A lawsuit involving clients of a rehabilitation program who claim they weren't paid for their work at an Arkansas chicken plant was moved last week to an Oklahoma federal court where similar cases are awaiting trial.
The lawsuit, filed Oct. 23, accused chicken producer Simmons Foods and Oklahoma-based rehab programs of not paying wages to drug court participants in violation of the Arkansas Minimum Wage Act, protections against involuntary servitude outlined in the Arkansas Constitution, and individual rights outlined in the Arkansas Civil Rights Act.
On Feb. 27, a federal judge in Arkansas ordered the portion of the case involving Simmons and the drug rehabilitation program Christian Alcoholics and Addicts in Recovery be transferred to Oklahoma. Other portions of the case were severed and remanded.
While the move to a court in Oklahoma may be troublesome for some Arkansas attorneys, it's more efficient for the court, said Robert Steinbuch, a professor at the University of Arkansas at Little Rock W.H. Bowen School of Law.
"Attorneys generally like to be in the location in which the issues arose," Steinbuch said. "Because generally the courts are more sympathetic when you're dealing with parties from the community."
The lawsuit, originally filed in Benton County Circuit Court, was moved to U.S. District Court in Fayetteville on Nov. 6.
Almost four months later, U.S. District Judge Timothy Brooks ordered elements of the case involving Simmons Foods and the rehab program moved to the Northern District of Oklahoma for "possible consolidation."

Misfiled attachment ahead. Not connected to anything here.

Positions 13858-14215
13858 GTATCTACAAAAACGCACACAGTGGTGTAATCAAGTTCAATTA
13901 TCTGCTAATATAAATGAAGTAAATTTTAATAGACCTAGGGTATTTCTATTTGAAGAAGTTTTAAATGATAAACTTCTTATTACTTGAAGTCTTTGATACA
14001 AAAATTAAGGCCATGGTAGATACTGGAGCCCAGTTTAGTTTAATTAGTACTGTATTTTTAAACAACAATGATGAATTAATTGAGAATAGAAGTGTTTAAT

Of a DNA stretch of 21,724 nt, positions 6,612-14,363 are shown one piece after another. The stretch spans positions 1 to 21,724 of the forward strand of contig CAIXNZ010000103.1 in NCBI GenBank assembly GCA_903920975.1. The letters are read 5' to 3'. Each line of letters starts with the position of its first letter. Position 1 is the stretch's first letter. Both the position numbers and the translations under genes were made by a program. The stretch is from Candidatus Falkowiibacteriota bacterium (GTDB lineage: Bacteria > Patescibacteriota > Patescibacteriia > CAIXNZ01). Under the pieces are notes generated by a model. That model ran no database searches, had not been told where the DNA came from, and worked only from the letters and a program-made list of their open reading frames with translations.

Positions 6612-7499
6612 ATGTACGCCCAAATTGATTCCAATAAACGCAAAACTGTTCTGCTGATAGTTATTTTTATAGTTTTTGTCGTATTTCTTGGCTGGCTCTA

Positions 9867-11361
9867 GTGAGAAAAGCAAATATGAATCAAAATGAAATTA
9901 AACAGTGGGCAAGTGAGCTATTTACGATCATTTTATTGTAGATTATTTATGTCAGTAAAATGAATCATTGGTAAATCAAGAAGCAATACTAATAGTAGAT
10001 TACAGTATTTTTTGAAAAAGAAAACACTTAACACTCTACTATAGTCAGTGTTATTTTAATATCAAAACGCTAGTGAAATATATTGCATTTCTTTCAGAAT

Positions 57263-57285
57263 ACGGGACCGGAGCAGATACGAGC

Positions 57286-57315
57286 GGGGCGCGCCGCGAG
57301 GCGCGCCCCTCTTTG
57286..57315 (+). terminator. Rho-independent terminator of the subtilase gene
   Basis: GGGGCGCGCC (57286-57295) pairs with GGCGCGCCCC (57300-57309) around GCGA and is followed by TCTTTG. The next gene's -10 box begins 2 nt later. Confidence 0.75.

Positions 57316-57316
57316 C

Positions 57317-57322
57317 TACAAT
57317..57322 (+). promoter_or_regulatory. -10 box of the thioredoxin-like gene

Claims in the lawsuit against Hendren Plastics, owned by the majority leader of the Arkansas Senate, Jim Hendren, R-Sulphur Springs, and a second rehab program, the Drug and Alcohol Recovery Program according to the 18-page document, were severed and remanded.
Shortly after these allegations surfaced, Hendren publicly terminated Hendren Plastics' relationship with the Drug and Alcohol Recovery Program.
Under the recommendation of Brooks, plaintiffs Mark Fochtman and Shane O'Neal must file new, separate complaints against Simmons and Christian Alcoholics and Addicts in Recovery in Oklahoma federal court. If the renewed complaints are not accepted, they default to Arkansas.
The law firm representing the Arkansas plaintiffs did not respond to a request for comment.
Steinbuch, who's taught as a law professor for 12 years, compared the drug court case to a recent New York case. It involved a halfway house program, funded by the city, that mistreated its residents, Steinbuch said.
"One of the problems that can arise with such programs is abuse," he said.
Court documents show the plaintiffs, who were taken to Simmons plants daily from a rehab facility in Tahlequah, Okla., claimed they worked under dirty, dangerous, demanding conditions without pay, accusing the defendants of fraud, human trafficking and involuntary servitude.
The Center for Investigative Reporting published a story recounting some of the harsh conditions the rehab clients faced. According to interviews, participants in the program lived in fear of being returned to drug court or prison.
Supporters say the agreement offered repeat drug court offenders with addiction issues a second chance. Critics say companies used them as a labor pool, often for hard-to-fill jobs, with their pay going to the drug-rehab program.
Business on 03/07/2018